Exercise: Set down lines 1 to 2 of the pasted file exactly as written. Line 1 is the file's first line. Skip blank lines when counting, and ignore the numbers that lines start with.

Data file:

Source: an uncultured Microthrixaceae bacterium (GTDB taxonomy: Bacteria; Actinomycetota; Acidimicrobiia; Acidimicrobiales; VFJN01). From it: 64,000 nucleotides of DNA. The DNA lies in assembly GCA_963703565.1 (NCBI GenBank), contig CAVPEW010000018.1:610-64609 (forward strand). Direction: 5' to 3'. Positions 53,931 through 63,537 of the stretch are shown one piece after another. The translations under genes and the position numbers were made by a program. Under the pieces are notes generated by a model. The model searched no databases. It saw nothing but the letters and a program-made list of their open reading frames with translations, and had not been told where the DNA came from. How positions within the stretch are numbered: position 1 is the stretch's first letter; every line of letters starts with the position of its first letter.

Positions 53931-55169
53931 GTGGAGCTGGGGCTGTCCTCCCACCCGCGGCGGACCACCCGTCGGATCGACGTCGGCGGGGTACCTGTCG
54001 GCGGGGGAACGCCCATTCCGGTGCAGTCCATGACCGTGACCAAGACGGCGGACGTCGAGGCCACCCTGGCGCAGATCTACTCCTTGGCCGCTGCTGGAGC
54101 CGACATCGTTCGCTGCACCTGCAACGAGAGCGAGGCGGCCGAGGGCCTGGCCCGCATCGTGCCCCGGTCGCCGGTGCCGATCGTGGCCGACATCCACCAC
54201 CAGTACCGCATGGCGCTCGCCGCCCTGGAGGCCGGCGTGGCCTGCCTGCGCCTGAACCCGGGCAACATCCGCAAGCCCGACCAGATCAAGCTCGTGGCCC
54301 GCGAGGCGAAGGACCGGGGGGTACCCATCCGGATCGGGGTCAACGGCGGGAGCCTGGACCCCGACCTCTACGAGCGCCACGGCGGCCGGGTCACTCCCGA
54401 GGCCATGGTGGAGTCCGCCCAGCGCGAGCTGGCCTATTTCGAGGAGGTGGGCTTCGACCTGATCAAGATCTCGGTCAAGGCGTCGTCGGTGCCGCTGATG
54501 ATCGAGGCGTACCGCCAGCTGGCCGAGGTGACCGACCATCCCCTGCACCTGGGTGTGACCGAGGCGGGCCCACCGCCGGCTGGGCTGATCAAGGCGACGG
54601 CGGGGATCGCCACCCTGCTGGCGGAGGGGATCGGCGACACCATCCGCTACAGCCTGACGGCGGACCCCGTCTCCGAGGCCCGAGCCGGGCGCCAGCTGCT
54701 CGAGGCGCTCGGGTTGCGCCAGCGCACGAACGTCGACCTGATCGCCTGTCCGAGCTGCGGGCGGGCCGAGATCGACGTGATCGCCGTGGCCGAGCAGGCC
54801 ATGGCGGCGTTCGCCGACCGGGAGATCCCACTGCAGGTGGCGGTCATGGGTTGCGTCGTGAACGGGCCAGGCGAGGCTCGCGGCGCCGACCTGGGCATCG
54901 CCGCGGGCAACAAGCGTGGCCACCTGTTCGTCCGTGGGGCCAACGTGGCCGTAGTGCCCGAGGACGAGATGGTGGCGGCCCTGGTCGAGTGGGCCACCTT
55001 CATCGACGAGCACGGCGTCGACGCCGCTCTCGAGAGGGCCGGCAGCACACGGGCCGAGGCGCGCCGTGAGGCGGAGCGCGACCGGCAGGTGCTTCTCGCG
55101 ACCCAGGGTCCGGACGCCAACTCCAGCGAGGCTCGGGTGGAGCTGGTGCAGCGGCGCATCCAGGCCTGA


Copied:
Source: an uncultured Microthrixaceae bacterium (GTDB taxonomy: Bacteria; Actinomycetota; Acidimicrobiia; Acidimicrobiales; VFJN01). From it: 64,000 nucleotides of DNA. The DNA lies in assembly GCA_963703565.1 (NCBI GenBank), contig CAVPEW010000018.1:610-64609 (forward strand). Direction: 5' to 3'. Positions 53,931 through 63,537 of the stretch are shown one piece after another. The translations under genes and the position numbers were made by a program. Under the pieces are notes generated by a model. The model searched no databases. It saw nothing but the letters and a program-made list of their open reading frames with translations, and had not been told where the DNA came from. How positions within the stretch are numbered: position 1 is the stretch's first letter; every line of letters starts with the position of its first letter.

Positions 53931-55169